Custom Error View in Splunk Part 1: Listening for Search Events

By |Published On: May 19th, 2015|

If you’ve ever had a dashboard in Splunk that includes searches with errors, you’ll notice a little icon popup that alerts you of an error message. From a user standpoint, this little popup may not make it completely obvious that an error is being outputted. This can be less than ideal for the user, especially when running searches against an API, as the user should have immediate clarity as to why the search failed. A better way to handle these error alerts, to benefit the user interface perspective, would be to clearly display the error message directly within the Splunk dashboard panel.

This blog-screencast tutorial will teach you how to leverage aspects of the Splunk JavaScript Framework to display error messages directly within your dashboard panels. You can either watch the screencast below, or continue reading. The second part on adding style to our error is here.

Part 1: Listening for search events

I will be showing you an example of what the end result will be when an error message is fully displayed – allowing the user to gain immediate, fully visible feedback, not just an alert for the message. I will begin by showing you how to write a search that will generate an error – allowing us to then modify the dashboard panel to use the search’s on(“progress:done”) event to check and see if an error was returned and, if so, display it.

Building a Simple Dashboard 

Let’s start by creating an invalid Splunk search that guarantees an error will be thrown:

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When running the search, we will get back an error:

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Now that we have an error coming back, click on ‘Save As’ < Dashboard Panel in the top right:

Name the Dashboard whatever you like. I named mine ‘Error Reporting:’

Then click on ‘View Dashboard’ and click on ‘Edit’ < Edit Source

You should see the following:

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Make the following changes highlighted below:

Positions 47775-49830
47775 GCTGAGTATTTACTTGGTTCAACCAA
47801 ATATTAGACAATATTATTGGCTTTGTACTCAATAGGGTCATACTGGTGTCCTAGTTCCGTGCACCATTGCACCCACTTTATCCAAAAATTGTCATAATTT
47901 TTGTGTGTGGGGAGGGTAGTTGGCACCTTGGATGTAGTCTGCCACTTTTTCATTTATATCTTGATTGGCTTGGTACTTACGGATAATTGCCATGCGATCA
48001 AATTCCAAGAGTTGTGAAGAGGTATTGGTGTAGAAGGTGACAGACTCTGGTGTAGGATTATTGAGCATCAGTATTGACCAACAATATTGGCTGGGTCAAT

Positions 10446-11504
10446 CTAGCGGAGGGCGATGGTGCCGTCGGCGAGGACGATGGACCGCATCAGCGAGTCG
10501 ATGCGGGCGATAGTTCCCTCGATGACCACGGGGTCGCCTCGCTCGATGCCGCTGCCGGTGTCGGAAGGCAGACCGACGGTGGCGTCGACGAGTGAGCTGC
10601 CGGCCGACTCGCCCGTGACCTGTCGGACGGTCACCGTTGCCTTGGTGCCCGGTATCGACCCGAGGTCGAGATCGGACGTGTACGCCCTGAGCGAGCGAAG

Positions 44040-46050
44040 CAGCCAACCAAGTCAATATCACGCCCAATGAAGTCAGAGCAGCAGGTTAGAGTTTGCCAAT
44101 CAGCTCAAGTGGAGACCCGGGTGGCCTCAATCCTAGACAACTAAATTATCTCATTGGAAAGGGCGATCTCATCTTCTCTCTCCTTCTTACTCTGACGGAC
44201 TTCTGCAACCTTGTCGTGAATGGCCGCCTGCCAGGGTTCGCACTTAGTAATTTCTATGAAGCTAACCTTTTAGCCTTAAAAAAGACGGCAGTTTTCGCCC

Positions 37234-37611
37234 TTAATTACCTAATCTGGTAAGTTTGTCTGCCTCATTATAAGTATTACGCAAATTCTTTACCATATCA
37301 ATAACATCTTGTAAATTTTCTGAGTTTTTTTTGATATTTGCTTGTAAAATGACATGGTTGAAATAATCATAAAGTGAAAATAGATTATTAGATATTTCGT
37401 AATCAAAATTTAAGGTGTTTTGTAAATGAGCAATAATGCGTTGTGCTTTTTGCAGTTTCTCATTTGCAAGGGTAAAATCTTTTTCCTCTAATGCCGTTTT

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Click ‘Save.’

Creating the app.js file 

If you have access to your Splunk install directories, depending on where you created your dashboard (for example in the Search and Reporting app), you would go to:

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Then inside of that directory, go to appserver/static. Your full directory path would be:

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If you added this to some other app, or a newly created app, the directory ‘appserver’ may not exist and you’ll have to create it.

Splunk loads it’s dependencies using the require.js library. If you’ve never used it before it is a more efficient way to load file dependencies.


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Splunk’s JS Framework is based on the backbone.js library. It has one dependency, the underscore.js library, which is why we load that first. We are also going to load in Splunk’s MVC components. We then pass in our dependencies as function parameters.

Creating Instances of Our Search and Table 

Inside of your require function, we will need to first create variables that will reference our search and the visualization of that search, in this case a table:

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We’re using the Splunk mvc components to pull reference to these items based off the id attributes we defined in our Simple XML earlier.